“The Banyan Tree” is about a small kid who observes the famous fight between the Cobra and the Mongoose while sitting at his grandfather’s house in an old banyan tree. Even though the Cobra was poisonous and hence more threatening, the Mongoose won. It demonstrates that one’s brains and quickness allow one to survive. The snake and the Mongoose are classic examples of how intelligence and wisdom triumph over physical power. The death of the Crow due to snake poisoning teaches us that interfering in someone else’s fight can be fatal.

Benefits of Solving Important Questions Class 6 English Honeysuckle

Extramarks offers students resources to help them prepare for exams in many subjects, including English. The Important Questions Class 6 English Honeysuckle is a resource that allows students to easily study, practise, and revise important ideas taught in class. A quick revision of the essential concepts can help students revise more quickly, giving them more time to revise other important study resources such as CBSE sample papers, past years’ question papers, etc.

Following are some benefits for students solving the list of Important Questions Class 6 English Honeysuckle:

  • The list of Important Questions Class 6 English Honeysuckle was created using the most recent CBSE syllabus, so students can use it as a resource when studying for exams. It ensures that students access the updated material while preparing for their examinations.
  • To perform well on examinations and get remarkable results, students should practise questions similar to those they would face on their exams. The important questions list allows students to practise numerous questions that may appear on their exam papers.
  • Studying the Important Questions Class 6 English Honeysuckle will help students review the full chapter for the exam because they are drawn from significant chapter sections.
  • Students can rely on the study material because subject experts create it with years of expertise in the field of the English language. The English Honeysuckle Class 6 Important Questions solutions are presented, so many students profit from the resource.

We understand the importance of answering critical questions at Extramarks, and we take our responsibility seriously in providing the best resource to students and assisting them in earning excellent grades.Extramarks offers comprehensive learning resources to students in grades one through twelve. Our website is filled with essential information and important questions and answers. Students must register to access all of the resources in our collection. It aids students in accelerating their learning and increasing their academic performance through revisions, making them aware of their mistakes through independent learning, and supporting them in getting the best results. Students can quickly access some of these resources by clicking on the links provided below:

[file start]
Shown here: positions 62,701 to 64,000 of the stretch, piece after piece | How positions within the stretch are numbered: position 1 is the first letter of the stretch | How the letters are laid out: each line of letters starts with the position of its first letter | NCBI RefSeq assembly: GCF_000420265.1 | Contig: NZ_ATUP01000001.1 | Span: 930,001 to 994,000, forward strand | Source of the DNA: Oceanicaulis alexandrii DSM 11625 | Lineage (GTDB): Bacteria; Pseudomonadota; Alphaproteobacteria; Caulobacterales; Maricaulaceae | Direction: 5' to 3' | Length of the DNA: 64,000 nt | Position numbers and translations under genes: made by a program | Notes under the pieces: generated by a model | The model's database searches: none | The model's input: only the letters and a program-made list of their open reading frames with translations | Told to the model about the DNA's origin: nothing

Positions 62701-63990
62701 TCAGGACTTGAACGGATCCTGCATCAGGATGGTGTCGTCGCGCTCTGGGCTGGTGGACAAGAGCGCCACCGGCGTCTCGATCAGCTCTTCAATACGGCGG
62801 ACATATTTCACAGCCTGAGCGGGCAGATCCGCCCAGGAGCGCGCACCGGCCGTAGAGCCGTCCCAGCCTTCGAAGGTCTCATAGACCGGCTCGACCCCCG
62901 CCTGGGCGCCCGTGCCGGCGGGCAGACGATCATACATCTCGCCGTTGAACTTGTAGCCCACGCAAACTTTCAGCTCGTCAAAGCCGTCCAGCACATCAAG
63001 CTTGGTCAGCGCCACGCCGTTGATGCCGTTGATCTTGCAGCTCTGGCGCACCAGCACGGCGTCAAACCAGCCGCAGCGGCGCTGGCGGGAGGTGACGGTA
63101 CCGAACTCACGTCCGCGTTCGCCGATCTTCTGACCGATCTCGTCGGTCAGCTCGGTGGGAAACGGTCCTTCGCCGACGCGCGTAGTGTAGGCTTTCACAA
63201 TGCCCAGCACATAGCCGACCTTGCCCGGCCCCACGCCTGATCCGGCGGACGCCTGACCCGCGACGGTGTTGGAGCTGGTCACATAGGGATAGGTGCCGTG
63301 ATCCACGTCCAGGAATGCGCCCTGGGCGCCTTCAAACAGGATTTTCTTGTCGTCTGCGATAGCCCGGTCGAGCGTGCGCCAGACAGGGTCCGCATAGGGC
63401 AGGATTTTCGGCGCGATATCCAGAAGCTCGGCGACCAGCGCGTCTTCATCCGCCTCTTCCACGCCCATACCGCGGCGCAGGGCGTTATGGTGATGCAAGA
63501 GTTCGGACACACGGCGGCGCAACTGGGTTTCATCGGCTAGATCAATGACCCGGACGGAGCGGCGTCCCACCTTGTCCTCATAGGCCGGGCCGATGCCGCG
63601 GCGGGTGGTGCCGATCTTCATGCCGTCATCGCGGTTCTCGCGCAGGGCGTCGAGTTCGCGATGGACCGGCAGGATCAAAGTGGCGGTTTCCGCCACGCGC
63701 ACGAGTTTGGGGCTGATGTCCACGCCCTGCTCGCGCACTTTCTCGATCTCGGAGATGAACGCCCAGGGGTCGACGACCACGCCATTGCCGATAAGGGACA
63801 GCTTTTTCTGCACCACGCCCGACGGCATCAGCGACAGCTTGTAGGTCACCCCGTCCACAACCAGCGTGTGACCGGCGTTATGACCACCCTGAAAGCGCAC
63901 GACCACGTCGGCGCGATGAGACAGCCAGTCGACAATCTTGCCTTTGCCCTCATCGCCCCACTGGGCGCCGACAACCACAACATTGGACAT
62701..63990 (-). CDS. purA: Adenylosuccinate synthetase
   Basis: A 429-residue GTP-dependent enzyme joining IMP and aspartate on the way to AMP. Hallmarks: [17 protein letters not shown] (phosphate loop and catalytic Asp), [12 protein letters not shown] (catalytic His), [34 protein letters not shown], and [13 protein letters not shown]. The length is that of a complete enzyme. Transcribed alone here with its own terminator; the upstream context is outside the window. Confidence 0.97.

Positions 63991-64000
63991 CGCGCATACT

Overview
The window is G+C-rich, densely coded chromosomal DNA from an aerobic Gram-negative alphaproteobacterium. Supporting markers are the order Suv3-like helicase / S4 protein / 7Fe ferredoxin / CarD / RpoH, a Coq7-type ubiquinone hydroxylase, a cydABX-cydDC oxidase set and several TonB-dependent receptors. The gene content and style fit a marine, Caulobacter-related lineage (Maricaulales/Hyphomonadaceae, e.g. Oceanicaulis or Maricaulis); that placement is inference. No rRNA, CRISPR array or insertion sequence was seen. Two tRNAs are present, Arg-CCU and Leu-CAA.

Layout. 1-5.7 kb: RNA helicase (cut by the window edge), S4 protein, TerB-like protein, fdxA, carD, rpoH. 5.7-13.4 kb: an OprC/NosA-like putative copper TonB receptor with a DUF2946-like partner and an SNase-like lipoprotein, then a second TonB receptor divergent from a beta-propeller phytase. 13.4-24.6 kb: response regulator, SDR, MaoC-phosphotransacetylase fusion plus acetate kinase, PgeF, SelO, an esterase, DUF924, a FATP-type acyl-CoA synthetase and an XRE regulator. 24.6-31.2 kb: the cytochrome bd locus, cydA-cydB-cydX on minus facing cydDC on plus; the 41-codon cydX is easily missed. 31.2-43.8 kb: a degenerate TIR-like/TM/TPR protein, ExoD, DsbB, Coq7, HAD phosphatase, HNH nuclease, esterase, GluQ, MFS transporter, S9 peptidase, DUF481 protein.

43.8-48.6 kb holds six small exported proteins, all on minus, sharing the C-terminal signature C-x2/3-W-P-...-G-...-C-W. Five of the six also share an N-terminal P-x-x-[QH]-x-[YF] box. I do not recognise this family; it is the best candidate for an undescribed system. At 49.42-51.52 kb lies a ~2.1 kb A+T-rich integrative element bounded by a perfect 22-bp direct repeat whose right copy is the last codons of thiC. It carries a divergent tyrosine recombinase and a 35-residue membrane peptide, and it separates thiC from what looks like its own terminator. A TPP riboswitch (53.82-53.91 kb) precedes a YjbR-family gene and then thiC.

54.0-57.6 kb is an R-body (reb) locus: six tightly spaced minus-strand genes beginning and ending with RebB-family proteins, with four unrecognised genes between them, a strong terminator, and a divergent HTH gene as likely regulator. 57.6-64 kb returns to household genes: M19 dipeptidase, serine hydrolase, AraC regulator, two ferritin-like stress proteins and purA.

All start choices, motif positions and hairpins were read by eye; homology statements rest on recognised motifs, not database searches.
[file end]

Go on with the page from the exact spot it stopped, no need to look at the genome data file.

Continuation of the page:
• NCERT books
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  • CBSE sample papers
  • CBSE past year’s question papers
  • Important formulas
  • CBSE extra questions

FAQs (Frequently Asked Questions)

1. How many chapters does the Class 6 English book Honeysuckle include?

Honeysuckle, the book assigned for Class 6 English, includes ten chapters and eight poems. The chapters give students a look at interesting stories and poems that not just help them improve their understanding of the English language but also develop their vocabulary. If students develop an interest in learning and reading diligently, they will find the subject highly interesting. Extramarks assists students in preparing these chapters and developing an in-depth understanding of the core concepts by providing Important Questions for Class 6 English Honeysuckle to assist students in quickly reviewing the chapters and scoring well in their examinations.

2. How can students access the textbook Honeysuckle's important questions for Class 6?

Students can sign up on the Extramarks website to access the important questions for the Class 6 English textbook Honeysuckle. Students who register on the website will not only gain access to the important questions.Still, they will also be able to study from various other resources, such as NCERT books, NCERT solutions, reference materials, CBSE essential questions, etc. These resources will help the students have a well-rounded study session, thus helping them improve their performance on exams.